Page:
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I love Emacs, but my customization powers are weak, and I would appreciate any help on this.

My default settings are to never use literal tab stops (indent-tabs-mode nil). However, for one particular project I do need to use tab stops, and I need to display tabs with spacing 4 (not the default 8), and I want the tab-stop-list to be 4, 8, 12, ....

Now the question: How can I define (in my ~/.emacs.d) a single function that I can M-x invoke from within any mode I might already be in so that these particular settings are overridden to those requirements? Alternatively, how can I make these settings a minor mode that I can activate optionally inside a given major mode (say some fictitious PHP-mode (which I haven't found yet))?

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up vote 5 down vote accepted
          tab-width 4                                     ; Set tab stops
          tab-stop-list '(4 8 12 16 20 24 28 32 36 40 44
                            48 52 56 60 64 68 72 76 80 84)

put this in your .emacs.d/init.el and use M-i to go to next tab position


(defun my-tab-width ()
  "set tab-width as local variable"
    (set (make-local-variable 'tab-width) 4)
     (set (make-local-variable 'tab-stop-list)
     '(4 8 12 16 20 24 28 32 36 40 44 48 52 56 60 64 68 72 76 80 84))))

call this function iteratively with M-x or put a hook to your desired mode to load automatically

(add-hook 'php-mode-hook 'my-tab-width)
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No no, I don't want this to happen by default - rather, I only want to enable this behaviour in very particular situations, so I'd like a command that I call in those situations and that only changes the local settings for that one buffer. – Kerrek SB Sep 4 '11 at 12:08
updated the answere – kindahero Sep 4 '11 at 12:27
Great, this is already working well in fundamental mode. But now, say, I finally do find a PHP mode which already defines everything, how can I make the command override the mode's settings? – Kerrek SB Sep 4 '11 at 12:38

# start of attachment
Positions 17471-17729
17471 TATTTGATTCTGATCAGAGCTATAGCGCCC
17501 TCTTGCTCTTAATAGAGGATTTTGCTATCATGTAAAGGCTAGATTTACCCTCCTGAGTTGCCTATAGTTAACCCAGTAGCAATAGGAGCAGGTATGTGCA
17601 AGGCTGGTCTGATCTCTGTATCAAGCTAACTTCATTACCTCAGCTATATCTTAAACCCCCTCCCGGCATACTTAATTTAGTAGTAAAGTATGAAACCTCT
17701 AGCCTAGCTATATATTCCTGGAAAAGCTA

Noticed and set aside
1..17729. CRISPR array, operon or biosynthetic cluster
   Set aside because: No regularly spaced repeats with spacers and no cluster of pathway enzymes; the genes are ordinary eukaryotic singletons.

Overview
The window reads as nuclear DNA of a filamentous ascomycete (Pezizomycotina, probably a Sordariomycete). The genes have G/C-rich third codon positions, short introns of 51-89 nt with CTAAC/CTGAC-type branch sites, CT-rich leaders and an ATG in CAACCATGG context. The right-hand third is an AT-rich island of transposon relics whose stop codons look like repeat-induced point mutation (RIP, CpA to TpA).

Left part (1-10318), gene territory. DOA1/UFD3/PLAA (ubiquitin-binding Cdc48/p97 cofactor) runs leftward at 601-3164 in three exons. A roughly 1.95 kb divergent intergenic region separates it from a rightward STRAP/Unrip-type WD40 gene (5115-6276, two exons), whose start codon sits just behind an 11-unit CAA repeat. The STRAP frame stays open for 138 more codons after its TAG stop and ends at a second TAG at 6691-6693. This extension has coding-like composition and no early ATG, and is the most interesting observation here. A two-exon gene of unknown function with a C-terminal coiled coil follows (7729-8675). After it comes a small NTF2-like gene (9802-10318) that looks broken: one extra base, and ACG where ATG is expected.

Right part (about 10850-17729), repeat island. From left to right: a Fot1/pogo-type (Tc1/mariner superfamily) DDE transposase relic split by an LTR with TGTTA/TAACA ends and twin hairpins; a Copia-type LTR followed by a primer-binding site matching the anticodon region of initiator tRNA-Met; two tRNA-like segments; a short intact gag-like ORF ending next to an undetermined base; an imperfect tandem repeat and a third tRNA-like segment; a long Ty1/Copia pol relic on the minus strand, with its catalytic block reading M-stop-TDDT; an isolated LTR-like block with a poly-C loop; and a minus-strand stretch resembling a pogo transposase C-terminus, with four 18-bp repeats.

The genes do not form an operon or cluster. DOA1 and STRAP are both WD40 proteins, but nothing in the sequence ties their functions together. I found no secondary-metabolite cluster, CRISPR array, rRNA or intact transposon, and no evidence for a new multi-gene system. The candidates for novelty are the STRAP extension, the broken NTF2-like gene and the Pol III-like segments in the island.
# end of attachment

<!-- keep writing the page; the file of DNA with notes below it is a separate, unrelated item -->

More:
doesn't it make local variables if you call the function in the buffer?? – kindahero Sep 4 '11 at 12:48
I just tested it in C++ mode, where it doesn't override the mode's indentation settings :-( – Kerrek SB Sep 4 '11 at 12:50

You probably don't need to create a mode. You only want to set variables (indent-tabs-mode, tab-width and tab-stop-list) for one or multiple files.

That has also been asked in this Stack Overflow question.

My suggestion: Create a ".dir-locals.el" file in that project's directory with these contents:

((nil . ((tab-width . 4)
         (indent-tabs-mode . t)
         (tab-stop-list . (4 8 12 16 20 24 28 32 36 40 44 48 52 56 60 64 68 72 76 80 84)))))

That will set those three variables for all files in that folder.

But you need to make sure that your mode/file hooks don't also set these variables. Setting them directly that way will always take priority no matter what you configure.

And remember that these variables only affect pure text indentation. Programming modes usually have their own variables for indentation (e.g. c-basic-offset).

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Can I somehow turn that into a command? I don't want to have to copy a configuration file into random parts of a large source tree... but thanks for the idea! (I already managed to set my working buffer to have the right behaviour, I just want to be able to activate this behaviour with a single command somehow.) – Kerrek SB Sep 4 '11 at 13:00
You don't need to put it into random parts of the source tree. You can put it at the project root and/or specify a folder instead of nil. See for details. Why use a single command when zero commands will work? Why write code when the code already exists? – nschum Sep 4 '11 at 13:15
That's true, but it does create this non-local dependency... the point is that I don't always have the exact same source tree, I might be checking it out in random places on random machines - but I always have my ~/.emacs :-) – Kerrek SB Sep 4 '11 at 13:20
I did try it, though, but I get lots of "Wrong type argument: number-or-marker-p, quote" errors when I press tab... – Kerrek SB Sep 4 '11 at 13:24
Fixed by removing the apostrophe. I would still prefer to copy a file when checking out rather than activating a mode every time I open a file. But anyhow, this answer might not be for you then. :) Maybe it will help future visitors. – nschum Sep 4 '11 at 14:54

I'm no eLISP expert, but you could add something like

(add-hook 'your-minor-mode '(set-variable 'tab-width 4))

to your .emacs

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How would I activate the mode? If I just put this in, I don't seem to get the new minor mode. – Kerrek SB Sep 4 '11 at 11:52

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